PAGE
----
Girls Grinding Corn in Puberty Ceremony,  Shungopovi Village-2nd Mesa. Left, Belvera Nuvamsa, Right, Mary Anna Nuvakaku, June 28, 1949. HCPO.PH.2003.1.HH1.3

Girls Grinding Corn in Puberty Ceremony, Shungopovi Village-2nd Mesa. Left, Belvera Nuvamsa, Right, Mary Anna Nuvakaku, June 28, 1949. HCPO.PH.2003.1.HH1.3

Ruins of Old Oraibi, Third Mesa, March 1944.  HCPO.PH.2003.1.HE4.7

Ruins of Old Oraibi, Third Mesa, March 1944. HCPO.PH.2003.1.HE4.7

Blanch Tewanima making piki-Shungopavi Village, Second Mesa. June 28, 1944. HCPO.PH.2003.1.HH3.27

Blanch Tewanima making piki-Shungopavi Village, Second Mesa. June 28, 1944. HCPO.PH.2003.1.HH3.27

Beans and corn Sam Shing's farm 15 miles SW of Toreva Day School, October 1,1944.  HCPO.PH.2003.1.HA3.2

Beans and Corn Sam Shing’s Farm 15 Miles SW of Toreva Day School, October 1,1944. HCPO.PH.2003.1.HA3.2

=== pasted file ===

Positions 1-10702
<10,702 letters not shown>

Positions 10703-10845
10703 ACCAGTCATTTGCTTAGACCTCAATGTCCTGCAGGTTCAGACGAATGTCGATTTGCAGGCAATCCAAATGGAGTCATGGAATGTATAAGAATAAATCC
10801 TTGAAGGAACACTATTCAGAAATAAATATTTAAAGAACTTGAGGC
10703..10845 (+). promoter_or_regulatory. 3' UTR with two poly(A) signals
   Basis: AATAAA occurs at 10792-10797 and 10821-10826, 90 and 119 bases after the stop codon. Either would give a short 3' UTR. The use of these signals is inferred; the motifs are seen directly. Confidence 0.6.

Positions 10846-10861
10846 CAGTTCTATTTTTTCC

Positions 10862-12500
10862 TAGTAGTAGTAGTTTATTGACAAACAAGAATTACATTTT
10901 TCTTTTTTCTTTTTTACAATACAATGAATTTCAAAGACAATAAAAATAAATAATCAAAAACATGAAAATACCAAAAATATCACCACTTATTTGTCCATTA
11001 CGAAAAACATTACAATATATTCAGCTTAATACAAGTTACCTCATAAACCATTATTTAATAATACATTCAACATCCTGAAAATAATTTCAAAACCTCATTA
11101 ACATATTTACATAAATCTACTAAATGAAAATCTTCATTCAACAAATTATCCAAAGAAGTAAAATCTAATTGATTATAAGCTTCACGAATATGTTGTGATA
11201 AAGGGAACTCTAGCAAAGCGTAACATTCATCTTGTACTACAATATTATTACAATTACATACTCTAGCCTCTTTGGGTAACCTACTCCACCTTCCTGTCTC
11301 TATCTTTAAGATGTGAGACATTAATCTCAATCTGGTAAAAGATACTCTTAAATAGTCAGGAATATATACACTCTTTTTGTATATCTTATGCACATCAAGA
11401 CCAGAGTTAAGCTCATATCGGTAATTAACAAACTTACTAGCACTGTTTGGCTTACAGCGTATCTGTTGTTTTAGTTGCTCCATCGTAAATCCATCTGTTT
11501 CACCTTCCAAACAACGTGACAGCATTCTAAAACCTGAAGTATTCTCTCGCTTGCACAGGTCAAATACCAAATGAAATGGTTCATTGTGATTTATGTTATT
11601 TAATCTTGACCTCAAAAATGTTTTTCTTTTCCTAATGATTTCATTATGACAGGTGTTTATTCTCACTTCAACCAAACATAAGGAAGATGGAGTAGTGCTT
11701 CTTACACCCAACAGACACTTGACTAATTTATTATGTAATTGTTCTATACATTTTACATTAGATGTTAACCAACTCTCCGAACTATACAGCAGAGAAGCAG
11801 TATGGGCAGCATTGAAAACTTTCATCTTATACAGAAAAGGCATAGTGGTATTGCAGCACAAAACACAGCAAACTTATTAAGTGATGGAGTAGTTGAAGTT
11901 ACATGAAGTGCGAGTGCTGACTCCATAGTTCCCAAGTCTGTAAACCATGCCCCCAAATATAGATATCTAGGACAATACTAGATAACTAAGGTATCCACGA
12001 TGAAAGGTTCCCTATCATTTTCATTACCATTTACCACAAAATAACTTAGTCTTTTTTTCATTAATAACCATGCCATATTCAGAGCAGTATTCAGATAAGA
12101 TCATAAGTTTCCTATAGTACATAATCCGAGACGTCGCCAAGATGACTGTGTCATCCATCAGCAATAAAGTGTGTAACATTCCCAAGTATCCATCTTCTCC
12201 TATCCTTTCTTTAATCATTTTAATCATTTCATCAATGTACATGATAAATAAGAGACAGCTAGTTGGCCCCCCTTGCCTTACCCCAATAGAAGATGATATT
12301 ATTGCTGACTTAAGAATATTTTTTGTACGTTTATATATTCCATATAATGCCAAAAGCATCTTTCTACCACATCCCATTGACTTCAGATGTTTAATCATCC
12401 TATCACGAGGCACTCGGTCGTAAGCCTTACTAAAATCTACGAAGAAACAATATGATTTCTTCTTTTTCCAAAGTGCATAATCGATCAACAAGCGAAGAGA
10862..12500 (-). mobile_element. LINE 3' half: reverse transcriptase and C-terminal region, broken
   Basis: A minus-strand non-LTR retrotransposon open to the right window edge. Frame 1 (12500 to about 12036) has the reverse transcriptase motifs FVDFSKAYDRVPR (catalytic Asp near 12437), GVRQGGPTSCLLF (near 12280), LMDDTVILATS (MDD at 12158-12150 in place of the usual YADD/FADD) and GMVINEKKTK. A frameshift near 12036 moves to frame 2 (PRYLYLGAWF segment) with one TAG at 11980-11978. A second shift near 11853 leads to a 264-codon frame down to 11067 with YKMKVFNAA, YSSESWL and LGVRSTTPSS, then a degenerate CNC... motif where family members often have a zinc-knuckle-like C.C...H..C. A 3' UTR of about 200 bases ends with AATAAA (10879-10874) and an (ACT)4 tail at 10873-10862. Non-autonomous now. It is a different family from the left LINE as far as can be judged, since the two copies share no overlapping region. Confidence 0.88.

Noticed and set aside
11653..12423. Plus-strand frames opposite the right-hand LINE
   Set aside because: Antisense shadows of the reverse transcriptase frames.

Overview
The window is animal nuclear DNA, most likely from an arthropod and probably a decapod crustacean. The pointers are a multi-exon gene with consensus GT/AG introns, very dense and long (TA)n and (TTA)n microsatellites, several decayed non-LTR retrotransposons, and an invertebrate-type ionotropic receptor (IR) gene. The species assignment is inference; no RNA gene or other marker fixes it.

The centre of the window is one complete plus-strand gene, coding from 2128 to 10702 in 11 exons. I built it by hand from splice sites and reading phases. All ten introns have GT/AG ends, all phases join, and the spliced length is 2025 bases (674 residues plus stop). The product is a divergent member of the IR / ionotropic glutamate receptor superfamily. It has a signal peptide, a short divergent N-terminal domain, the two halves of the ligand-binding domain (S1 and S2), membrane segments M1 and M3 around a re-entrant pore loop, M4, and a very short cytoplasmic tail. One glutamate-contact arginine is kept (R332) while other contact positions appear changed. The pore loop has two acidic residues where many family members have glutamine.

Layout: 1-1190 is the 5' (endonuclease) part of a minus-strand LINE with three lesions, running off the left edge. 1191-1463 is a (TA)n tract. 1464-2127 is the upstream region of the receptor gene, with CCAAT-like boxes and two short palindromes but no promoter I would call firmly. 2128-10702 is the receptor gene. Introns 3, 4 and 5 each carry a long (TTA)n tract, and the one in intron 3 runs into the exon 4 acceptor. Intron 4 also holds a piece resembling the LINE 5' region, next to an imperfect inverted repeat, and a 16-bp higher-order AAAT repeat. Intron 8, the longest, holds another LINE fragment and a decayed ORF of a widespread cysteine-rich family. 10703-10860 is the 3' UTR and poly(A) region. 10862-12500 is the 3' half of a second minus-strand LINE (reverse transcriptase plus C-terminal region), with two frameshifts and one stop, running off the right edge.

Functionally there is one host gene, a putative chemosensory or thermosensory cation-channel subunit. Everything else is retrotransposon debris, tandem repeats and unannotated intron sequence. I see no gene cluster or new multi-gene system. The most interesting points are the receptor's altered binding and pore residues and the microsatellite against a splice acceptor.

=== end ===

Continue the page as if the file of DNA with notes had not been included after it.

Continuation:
Tewa Village-First Mesa. Two babies in cradle boards. April 1944.  HCPO.PH.2003.1.HN1.16 HCPO.PH.2003.1.HN1.16

Tewa Village-First Mesa. Two babies in cradle boards. April 1944. HCPO.PH.2003.1.HN1.16 HCPO.PH.2003.1.HN1.16

March 3, 2015
by special collections & archives
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Get Your Kicks on the New Route 66 Archives and Research Website

NAU.PH.2010.21.14 Neon sign from the “Route 66 in Arizona: Don’t Forget Winona!” Exhibit (Charley Seavey) 2009

 

 

 

 

 

 

 

 

 

 

 

The Cline Library, Special Collections and Archives at Northern Arizona University, in collaboration with the U.S. National Park Service, Route 66 Corridor Preservation Program, announces the launch of the national Route 66 Archives and Research Collaboration (ARC) website at www.ncptt.nps.gov/rt66/archives.

The website is an online portal to historical collections and information relating to Route 66. It is designed to help students, educators, film makers, business owners, community members, agencies, and others find information they need for research, education, corridor revitalization efforts, and more. Finding aides and information for each state are provided to help people connect to local, regional, and national sources of Route 66-related information.